According to the most recent Open Doors Report, published by the Institute of International Education (IIE) in late 2017, China remains the number one sending country of international students to the United States. Approximately 350,000 Chinese currently attend American colleges and universities at the undergraduate and graduate levels. There are also growing numbers of Chinese students at American high schools.

On June 4, 2018, the National Committee held a program to discuss the impact of Chinese students on American academic institutions (in February 2018 FBI Director Christopher Wray and Director of National Intelligence Dan Coats suggested that Chinese students and scholars conduct espionage on American campuses), and what happens when (if?) the students return to China. The first topic was addressed by Ms. Peggy Blumenthal, senior counselor to the president of IIE; Dr. David Zweig, professor of political science at the Hong Kong University of Science and Technology, shared his research findings on returnees.

Speaker Bios:

 

Peggy Blumenthal, Senior Counselor to the President, Institute of International Education (IIE)

After 20 years of service at the Institute of International Education, Ms. Blumenthal became its chief operating officer in 2005, shifting to the role of senior counselor in 2011.  Before joining IIE in 1984, Ms. Blumenthal served as assistant director of Stanford University's Overseas Studies and then as coordinator of Graduate Services/Fellowships for the University of Hawaii's Center for Asian and Pacific Studies. She worked previously for the National Committee and the Asia Society's China Council. Earlier she focused on domestic policy for NYC’s Mayor John Lindsay, the JDR3rd Fund, and the U.S. Equal Employment Opportunity Commission.

Selected publications include International Students and Global Mobility in Higher Education: National Trends and New Directions (Palgrave MacMillan, 2011), co-edited with Dr. Rajika Bhandari of IIE, and a recent article, “Welcoming the New Wave of Chinese Students on US Campuses: Changing Needs and Challenges”, in the summer 2017 edition of New Directions in Student Services, coauthored with Sonny Lim of Rice University.

Ms. Blumenthal holds a B.A. from Harvard University in modern Chinese history and an M.A. in American studies from the University of Hawaii at Manoa. She chairs Japan Center for International Exchange-USA and serves on the boards of the Hong Kong–America Center and the Global Engineering Education Exchange.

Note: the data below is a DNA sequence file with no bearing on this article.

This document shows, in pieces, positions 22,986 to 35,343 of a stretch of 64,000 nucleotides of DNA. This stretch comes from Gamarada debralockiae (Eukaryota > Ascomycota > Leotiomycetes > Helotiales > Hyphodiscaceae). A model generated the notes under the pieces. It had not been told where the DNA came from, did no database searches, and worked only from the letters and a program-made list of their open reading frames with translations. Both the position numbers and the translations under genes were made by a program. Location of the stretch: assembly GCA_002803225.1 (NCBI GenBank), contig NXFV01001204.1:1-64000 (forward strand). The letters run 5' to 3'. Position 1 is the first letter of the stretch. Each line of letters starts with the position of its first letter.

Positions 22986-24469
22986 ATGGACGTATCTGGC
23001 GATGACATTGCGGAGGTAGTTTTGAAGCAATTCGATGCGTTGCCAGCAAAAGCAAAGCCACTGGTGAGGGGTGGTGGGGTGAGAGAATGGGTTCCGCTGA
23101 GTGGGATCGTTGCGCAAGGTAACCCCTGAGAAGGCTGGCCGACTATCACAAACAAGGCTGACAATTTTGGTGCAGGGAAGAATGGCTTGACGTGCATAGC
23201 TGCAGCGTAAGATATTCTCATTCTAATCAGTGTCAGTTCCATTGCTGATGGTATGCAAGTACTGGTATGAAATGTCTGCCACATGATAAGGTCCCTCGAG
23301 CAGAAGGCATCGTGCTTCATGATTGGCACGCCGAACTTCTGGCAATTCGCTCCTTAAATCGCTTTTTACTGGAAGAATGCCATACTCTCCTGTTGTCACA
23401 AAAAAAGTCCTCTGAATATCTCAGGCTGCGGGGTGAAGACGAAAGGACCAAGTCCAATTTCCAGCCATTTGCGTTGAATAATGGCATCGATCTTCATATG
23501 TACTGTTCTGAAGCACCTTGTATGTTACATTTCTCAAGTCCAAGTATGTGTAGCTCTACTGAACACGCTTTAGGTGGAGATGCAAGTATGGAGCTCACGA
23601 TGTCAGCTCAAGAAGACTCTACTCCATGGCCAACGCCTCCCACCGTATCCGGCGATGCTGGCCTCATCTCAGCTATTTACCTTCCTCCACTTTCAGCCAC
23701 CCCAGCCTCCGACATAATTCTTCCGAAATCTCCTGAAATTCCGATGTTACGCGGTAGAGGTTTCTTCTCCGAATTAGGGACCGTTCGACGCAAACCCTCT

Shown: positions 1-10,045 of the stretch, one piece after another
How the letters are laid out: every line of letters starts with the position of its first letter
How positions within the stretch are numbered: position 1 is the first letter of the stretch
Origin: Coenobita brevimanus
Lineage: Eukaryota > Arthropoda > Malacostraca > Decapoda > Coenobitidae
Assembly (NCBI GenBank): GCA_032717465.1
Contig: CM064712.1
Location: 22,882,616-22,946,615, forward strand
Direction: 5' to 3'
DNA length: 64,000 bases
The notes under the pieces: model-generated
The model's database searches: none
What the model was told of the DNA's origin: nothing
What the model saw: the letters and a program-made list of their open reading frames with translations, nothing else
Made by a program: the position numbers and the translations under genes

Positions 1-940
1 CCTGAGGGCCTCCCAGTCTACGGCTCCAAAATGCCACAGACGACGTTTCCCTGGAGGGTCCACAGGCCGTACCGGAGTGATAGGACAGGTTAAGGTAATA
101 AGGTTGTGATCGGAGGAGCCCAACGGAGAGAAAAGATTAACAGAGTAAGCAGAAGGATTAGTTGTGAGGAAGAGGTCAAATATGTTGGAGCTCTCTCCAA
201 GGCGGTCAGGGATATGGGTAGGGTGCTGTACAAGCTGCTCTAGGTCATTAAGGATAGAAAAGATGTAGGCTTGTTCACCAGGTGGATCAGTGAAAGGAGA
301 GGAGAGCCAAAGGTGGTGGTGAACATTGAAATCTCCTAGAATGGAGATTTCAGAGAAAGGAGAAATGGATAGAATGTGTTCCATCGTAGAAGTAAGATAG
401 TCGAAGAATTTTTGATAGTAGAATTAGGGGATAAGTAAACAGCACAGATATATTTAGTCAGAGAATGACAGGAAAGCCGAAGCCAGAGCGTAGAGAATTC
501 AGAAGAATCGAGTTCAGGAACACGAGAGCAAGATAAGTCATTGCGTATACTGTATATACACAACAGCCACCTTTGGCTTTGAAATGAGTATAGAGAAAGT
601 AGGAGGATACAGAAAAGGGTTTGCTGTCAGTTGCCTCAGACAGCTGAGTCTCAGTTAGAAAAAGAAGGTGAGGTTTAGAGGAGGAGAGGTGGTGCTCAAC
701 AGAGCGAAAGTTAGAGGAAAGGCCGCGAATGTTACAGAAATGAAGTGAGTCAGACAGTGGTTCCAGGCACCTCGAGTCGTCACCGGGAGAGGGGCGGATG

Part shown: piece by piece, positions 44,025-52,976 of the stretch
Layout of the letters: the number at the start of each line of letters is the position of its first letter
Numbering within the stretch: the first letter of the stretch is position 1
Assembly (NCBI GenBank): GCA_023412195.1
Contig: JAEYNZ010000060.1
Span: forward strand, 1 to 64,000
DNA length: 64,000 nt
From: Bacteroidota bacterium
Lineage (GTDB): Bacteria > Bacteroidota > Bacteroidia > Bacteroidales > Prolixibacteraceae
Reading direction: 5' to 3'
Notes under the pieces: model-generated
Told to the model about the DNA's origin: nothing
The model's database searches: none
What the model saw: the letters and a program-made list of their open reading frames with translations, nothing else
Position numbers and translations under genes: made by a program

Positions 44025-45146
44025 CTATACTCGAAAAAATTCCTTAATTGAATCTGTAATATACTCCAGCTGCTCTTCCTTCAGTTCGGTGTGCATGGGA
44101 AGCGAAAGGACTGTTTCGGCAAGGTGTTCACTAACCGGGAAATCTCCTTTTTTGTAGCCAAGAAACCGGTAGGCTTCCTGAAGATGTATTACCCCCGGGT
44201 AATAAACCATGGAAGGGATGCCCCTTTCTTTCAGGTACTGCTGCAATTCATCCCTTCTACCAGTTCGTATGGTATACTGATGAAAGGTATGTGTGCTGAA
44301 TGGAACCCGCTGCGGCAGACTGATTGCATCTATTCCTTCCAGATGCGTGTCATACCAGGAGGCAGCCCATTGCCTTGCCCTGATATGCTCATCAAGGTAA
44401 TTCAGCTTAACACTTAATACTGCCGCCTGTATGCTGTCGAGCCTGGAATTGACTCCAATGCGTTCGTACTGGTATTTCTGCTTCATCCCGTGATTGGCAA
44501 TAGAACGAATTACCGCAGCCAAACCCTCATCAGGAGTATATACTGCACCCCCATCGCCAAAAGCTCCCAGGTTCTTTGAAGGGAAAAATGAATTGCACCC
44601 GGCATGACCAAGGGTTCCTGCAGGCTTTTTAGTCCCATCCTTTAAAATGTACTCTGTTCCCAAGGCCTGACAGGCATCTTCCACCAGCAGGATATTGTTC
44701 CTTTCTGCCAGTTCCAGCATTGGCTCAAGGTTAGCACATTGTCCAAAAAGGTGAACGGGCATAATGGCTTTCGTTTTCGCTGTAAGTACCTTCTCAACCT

David Zweig is Chair Professor, Division of Social Science, and Director, Center on China’s Transnational Relations (www.cctr.ust.hk), at the Hong Kong University of Science and Technology.  He is an adjunct professor, School of Social Sciences and Humanities, National University of Defense Technology, Changsha, Hunan, and Vice-President of the Center on China’s Globalization (Beijing).

He lived in China for four years, first in the mid-1970’s and again in the 1980s and 1990s. He has made his home in Hong Kong since 1996. In 1984-85, he was a postdoctoral fellow at Harvard University. He received his Ph.D. in political science from the University of Michigan.

He is the author of four books, including Internationalizing China: Domestic Interests and Global Linkages (Cornell Univ. Press, 2002) and a new edited volume, Sino-U.S. Energy Triangles: Resource Diplomacy under Hegemony, with Hao Yufan (Routledge, 2016).

He is a regular commentator on Hong Kong politics for CNN, Reuters, BBC, Al Jazeera, Radio and Television Hong Kong (RTHK), and writes about Hong Kong politics in the South China Morning Post. He has recently given lectures on Hong Kong politics at Tsinghua University Law School, Fudan University, Shenzhen University, the National University of Defense Technology, East China Normal University, and the University of Toronto.

Monday, June 4, 2018
5:30 PM to 7:00 PM EDT

Speaker(s): 
Peggy Blumenthal
David Zweig

Venue: 
National Committee on U.S.-China Relations
New York, NY

Program Category: 

Event Video

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